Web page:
The best questions you can ask are open-ended (i.e. they cannot be answered by yes or no). They give family members plenty of space to express themselves. I try and avoid starting questions with â€śWhyâ€ť; these tend to trigger defensiveness rather than dialogue and cooperation. Questions starting with â€śWhatâ€ť or â€śHowâ€ť are much more powerful and invite creativity.
– Never assume the worst
Some of us are quick to consider the worst-case scenario. That whole idea of asking instead of flat-out assuming can sound a little scaryâ€¦ what if people get offended? What if they think I am prying? What if they ridicule me?
By and large, people will enjoy your asking for their input. Do not be shy about it! Show that you are genuinely interested in local customs and your new friends will probably be delighted to share their knowledge with you.
At home, do not assume that open communication is impossible, even when things get a bit tense. Undivided attention is a wonderful gift to give your family. Focus on listening well and asking open-ended questions; your children and spouse will appreciate being heard and acknowledged.
What emotions come up for you when you think of letting go of your assumptions?
Is it relief, curiousity, excitementâ€¦ or does it make you feel vulnerable, exposed and disoriented? What does your Inner Critic have to say about it?
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Posted on 18. Dec, 2008 by Emmanuelle Archer in Blog, Expat Life, Musings & Inspiration, Relocation
Just passing on a good tip given to me by a photographer friend:
Take pictures of your new surroundings soon after you relocate- letâ€™s say within the first three to six months.
For those of you who enjoy scrapbooking, the same rule applies: get those projects done early!
Why is that?
Well, first, this will ensure that you actually do take said pictures or finish said scrapbook album.
As we all know, expats easily fall prey to the â€śI can always photograph this temple / visit this medieval castle / get my personal project started next weekâ€ť syndrome. Soon enough it will be time to move on to your next assignment, so do not delay- or be stuck with garish postcards as your only mementoes for all eternity!
Second, and perhaps more importantly, you will bring a fresh set of eyes to your new location. No matter how impressive the landscape, how majestic the gothic church or how colourful the night market, you will eventually get used to it, up to the point where you do not really see it anymore. But for the first few months, everything will seem more intriguing, more unexpected, more dramatic.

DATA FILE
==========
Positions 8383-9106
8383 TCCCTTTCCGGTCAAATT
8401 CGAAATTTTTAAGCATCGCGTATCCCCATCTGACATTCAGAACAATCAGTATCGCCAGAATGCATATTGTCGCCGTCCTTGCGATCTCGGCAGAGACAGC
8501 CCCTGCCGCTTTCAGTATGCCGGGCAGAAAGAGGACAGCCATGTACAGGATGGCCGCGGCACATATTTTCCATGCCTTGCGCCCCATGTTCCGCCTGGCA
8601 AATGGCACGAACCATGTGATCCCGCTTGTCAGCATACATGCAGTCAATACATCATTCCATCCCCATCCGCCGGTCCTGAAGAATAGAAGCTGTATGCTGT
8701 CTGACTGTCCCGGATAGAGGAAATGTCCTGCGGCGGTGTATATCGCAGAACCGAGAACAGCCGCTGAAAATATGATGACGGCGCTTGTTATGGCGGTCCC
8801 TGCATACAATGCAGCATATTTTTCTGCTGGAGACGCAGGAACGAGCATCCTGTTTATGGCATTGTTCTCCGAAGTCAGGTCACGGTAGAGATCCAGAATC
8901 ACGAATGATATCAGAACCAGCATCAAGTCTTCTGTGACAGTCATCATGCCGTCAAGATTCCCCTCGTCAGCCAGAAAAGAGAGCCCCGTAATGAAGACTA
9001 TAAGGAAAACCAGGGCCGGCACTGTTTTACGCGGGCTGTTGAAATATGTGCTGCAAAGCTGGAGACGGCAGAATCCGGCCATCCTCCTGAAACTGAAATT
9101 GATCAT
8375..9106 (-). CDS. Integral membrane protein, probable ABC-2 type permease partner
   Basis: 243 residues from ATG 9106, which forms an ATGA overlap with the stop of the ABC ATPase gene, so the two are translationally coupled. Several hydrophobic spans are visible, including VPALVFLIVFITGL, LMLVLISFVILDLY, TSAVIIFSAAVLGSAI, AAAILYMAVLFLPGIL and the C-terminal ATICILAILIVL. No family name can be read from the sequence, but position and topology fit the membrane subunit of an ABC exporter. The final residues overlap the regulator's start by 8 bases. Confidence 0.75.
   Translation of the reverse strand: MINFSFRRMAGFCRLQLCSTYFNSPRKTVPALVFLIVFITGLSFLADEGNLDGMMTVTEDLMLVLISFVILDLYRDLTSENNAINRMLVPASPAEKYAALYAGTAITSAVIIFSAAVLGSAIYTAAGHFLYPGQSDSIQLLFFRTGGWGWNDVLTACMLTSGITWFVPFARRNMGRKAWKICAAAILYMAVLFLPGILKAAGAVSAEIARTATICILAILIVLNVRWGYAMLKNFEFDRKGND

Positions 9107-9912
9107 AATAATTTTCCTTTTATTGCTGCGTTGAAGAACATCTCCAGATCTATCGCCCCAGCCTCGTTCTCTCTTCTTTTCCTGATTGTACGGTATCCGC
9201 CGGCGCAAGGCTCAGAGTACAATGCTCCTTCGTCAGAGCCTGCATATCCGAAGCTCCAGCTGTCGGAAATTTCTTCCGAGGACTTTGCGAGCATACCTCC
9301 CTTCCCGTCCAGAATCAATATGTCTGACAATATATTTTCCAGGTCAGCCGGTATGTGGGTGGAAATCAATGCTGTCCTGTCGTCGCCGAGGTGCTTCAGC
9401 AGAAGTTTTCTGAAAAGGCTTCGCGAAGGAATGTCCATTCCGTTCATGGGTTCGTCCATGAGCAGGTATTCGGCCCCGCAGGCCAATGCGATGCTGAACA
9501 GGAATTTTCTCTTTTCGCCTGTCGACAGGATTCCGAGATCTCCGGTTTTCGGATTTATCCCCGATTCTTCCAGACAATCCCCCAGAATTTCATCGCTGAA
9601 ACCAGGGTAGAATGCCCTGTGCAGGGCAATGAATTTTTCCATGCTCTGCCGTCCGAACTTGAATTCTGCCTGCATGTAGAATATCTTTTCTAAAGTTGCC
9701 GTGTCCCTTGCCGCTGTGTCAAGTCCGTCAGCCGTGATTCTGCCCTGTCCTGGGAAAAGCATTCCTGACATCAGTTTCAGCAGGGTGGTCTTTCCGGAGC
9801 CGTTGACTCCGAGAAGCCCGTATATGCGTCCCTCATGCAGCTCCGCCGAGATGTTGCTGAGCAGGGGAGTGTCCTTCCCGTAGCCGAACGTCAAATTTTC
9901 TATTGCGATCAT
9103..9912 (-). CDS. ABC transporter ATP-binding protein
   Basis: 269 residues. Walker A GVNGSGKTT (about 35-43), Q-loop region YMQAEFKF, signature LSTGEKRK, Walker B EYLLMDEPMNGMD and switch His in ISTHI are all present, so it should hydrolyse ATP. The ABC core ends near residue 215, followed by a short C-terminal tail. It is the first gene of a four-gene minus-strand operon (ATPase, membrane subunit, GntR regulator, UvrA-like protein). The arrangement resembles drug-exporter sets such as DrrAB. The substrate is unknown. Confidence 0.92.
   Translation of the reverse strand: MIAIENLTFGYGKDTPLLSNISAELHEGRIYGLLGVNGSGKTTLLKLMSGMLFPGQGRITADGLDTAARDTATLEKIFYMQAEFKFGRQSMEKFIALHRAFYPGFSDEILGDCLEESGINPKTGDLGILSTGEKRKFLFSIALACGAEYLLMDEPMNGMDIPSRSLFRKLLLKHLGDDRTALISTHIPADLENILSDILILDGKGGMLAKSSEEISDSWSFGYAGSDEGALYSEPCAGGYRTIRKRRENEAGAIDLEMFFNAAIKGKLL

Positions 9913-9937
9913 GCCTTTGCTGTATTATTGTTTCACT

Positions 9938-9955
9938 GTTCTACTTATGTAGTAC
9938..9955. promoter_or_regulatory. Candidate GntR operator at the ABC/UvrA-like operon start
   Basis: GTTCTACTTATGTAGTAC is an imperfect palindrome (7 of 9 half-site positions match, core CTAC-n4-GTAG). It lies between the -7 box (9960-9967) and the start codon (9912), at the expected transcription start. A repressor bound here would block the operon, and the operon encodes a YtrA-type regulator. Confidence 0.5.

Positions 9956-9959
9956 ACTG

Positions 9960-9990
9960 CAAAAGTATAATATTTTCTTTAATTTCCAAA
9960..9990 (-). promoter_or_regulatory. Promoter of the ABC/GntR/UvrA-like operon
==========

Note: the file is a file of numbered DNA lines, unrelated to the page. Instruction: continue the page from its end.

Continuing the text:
Shutters and front doors painted in bright colours. The quality of the light, so different from what you were used to back home. Daily scenes in the bustling streets of the capital city. Even if your technique is not perfect, your curiosity and sense of wonder will help you find more interesting angles and capture more emotion in your photographs.
So do not wait until you take it all for granted. Grab your camera and start exploring.
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Posted on 16. Dec, 2008 by Emmanuelle Archer in Blog, Expat Life, Tools & Resources
Three tips to help you make the most of your next stay in your home country:
- Stay in a neutral place
Relatives and friends may insist on your staying with them. While this is very kind of them, and may sound tempting if you have not seen them in a long time, this arrangement may actually be less than ideal.
Do not forget that you will be dealing with jetlag and re-entry shock. Having your own space- guest rooms and sofa beds do not count as such- will make it much easier to ease back into the local time zone and lifestyle, on your own terms.
If you are travelling with children, keep in mind that elderly relatives or childless friends may not be used to having young ones around. It will be much easier for everyone involved if you arrange for a hotel room or a rented apartment instead.
– Donâ€™t go to them, make them come to you
The first time I went back to France for a visit, I had a long list of friends I wanted to see in Paris. I made plans in advance so that we could spend quality time together, in small groups.